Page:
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  15. Paul Clavier (2011). Ex Nihilo. Hermann.score: 105.0
    v. 1. L'introduction en philosophie du concept de création -- v. 2. Scénarios de "sortie de la création.".
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  16. Lloyd P. Gerson (1990/1994). God and Greek Philosophy: Studies in the Early History of Natural Theology. Routledge.score: 102.0
    THE PRE-SOCRATIC ORIGINS OF NATURAL THEOLOGY § INTRODUCTION St Augustine informs us that pagan philosophers divided theology into three parts: () civic ...
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  17. J. J. F. Durand (2007). The Many Faces of God: Highways and Byways on the Route Towards an Orthodox Image of God in the History of Christianity From the First to the Seventeenth Century. Sun Press.score: 102.0
    LANDSCAPING THE HUMAN SOUL In 1996 Lance Armstrong was diagnosed with stage-four testicular cancer. Doctors gave him a forty percent chance of survival. ...
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  18. Paula Fredriksen (2012). Sin: The Early History of an Idea. Princeton University Press.score: 102.0
    In this book, award-winning historian of religion Paula Fredriksen tells the surprising story of early Christian concepts of sin, exploring the ways that sin came to shape ideas about God no less than about humanity.
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  19. Joel S. Schwartz (1990). Darwin, Wallace, and Huxley, and "Vestiges of the Natural History of Creation". Journal of the History of Biology 23 (1):127 - 153.score: 102.0
    Publication of the Vestiges and the rather primitive theory of evolution it expounded thus played a significant role in the careers of Darwin and Wallace. In addition, in spite of his poor opinion of the Vestiges, it presented Huxley with a convenient topic for critical discussion and the opportunity to focus more attention on the subject of evolution. The dynamic interactions among these leading figures of nineteenth-century natural science helped spur the development of more sophisticated models of evolution.Darwin had a (...)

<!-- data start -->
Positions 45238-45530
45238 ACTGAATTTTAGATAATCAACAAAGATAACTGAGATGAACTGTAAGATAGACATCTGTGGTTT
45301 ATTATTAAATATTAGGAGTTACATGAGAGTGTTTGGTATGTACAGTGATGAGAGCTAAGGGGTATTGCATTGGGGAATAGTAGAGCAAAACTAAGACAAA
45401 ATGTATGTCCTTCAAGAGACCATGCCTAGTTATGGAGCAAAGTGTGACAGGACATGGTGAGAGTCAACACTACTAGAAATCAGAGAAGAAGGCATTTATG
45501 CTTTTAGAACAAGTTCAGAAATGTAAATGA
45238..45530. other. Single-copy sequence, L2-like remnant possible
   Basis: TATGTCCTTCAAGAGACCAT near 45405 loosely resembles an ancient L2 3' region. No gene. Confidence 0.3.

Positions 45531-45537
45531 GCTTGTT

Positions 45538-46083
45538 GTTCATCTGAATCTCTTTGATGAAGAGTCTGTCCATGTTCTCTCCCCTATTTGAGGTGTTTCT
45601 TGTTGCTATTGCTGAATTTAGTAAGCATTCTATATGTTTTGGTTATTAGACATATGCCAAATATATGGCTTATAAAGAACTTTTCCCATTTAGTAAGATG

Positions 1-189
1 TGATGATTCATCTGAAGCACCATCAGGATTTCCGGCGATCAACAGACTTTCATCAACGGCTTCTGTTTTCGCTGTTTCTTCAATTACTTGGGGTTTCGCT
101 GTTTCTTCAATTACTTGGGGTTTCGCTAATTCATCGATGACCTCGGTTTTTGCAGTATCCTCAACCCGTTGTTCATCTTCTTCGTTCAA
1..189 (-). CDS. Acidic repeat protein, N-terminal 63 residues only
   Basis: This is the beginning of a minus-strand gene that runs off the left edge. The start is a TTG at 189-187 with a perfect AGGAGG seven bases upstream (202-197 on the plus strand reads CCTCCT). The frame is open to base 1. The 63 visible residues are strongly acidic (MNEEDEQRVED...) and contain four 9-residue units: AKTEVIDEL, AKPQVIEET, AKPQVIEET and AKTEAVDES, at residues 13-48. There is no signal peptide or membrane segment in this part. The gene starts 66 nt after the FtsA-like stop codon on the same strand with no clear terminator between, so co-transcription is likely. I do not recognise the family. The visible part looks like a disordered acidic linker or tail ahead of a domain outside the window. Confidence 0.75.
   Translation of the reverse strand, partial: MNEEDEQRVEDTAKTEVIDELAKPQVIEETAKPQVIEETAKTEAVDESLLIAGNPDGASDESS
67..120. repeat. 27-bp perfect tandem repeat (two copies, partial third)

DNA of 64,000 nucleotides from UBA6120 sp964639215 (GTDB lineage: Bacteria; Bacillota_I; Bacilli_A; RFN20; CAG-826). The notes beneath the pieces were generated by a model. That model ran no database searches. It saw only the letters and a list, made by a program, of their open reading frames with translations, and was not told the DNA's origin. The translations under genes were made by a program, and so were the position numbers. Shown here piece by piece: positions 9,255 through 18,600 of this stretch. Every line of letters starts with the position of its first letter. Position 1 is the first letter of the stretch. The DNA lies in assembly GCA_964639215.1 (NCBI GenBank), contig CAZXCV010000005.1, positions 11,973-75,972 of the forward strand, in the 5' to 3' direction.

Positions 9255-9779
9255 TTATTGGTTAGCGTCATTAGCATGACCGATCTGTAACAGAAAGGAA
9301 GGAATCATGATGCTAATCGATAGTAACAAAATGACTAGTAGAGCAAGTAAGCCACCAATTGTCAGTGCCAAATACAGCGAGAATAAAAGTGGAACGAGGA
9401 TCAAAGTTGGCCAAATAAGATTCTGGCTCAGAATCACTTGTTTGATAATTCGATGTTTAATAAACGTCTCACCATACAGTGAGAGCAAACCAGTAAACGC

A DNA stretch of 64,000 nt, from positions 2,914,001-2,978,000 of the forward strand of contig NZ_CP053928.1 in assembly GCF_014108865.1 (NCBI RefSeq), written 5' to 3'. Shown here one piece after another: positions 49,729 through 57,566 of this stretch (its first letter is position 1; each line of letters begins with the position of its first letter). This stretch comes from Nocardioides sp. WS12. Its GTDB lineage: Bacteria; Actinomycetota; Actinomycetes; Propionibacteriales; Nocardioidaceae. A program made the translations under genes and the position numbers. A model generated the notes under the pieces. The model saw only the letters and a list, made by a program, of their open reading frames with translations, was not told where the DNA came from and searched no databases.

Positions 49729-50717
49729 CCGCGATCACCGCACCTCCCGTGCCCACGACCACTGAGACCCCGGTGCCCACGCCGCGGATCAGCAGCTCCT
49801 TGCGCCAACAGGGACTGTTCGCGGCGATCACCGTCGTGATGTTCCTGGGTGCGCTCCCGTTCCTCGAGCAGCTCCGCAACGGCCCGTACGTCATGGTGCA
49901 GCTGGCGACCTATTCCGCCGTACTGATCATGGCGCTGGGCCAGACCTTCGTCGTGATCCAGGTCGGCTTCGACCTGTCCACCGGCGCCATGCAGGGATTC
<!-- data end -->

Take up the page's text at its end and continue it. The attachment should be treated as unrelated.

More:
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  20. Giuseppe Laras (2006). La Natura Nel Pensiero Ebraico: L'Origine Del Mondo E I Concetti di Spazio E di Tempo. Cuem.score: 102.0
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  21. Yakir Shoshani (2005). Be-Ḳesher le-Elohim. Miśrad Ha-Biṭaḥon.score: 100.5
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  22. Angela Tilby (1992/1993). Soul: God, Self, and the New Cosmology. Doubleday.score: 100.5
  23. L. Boeve & Laurence Paul Hemming (eds.) (2004). Divinising Experience: Essays in the History of Religious Experience From Origen to Ricœur. Peeters.score: 99.0
    . reh S.ni a Paul Rieoeur. hfFerem ï penenee i in ree PEE TERS.LEI \ IN PEETERS.
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  24. William J. Courtenay (1990). Capacity and Volition: A History of the Distinction of Absolute and Ordained Power. P. Lubrina.score: 99.0
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  25. Michah Gottlieb (2013). Faith, Reason, Politics: Essays on the History of Jewish Thought. Eurospan [Distributor].score: 99.0
     
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  26. Lydia Schumacher (2011). Divine Illumination: The History and Future of Augustine's Theory of Knowledge. Wiley-Blackwell.score: 97.5
    Takes an original approach to reading Augustine's theory of divine illumination and shows how the theory was transformed and reinterpreted in medieval ...
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  27. Jacek Tomczyk & Grzegorz Bugajak (2008). Between Evolution and Creation: A Forgotten Lesson. Omega. Indian Journal of Science and Religion 7 (2):6–21.score: 97.5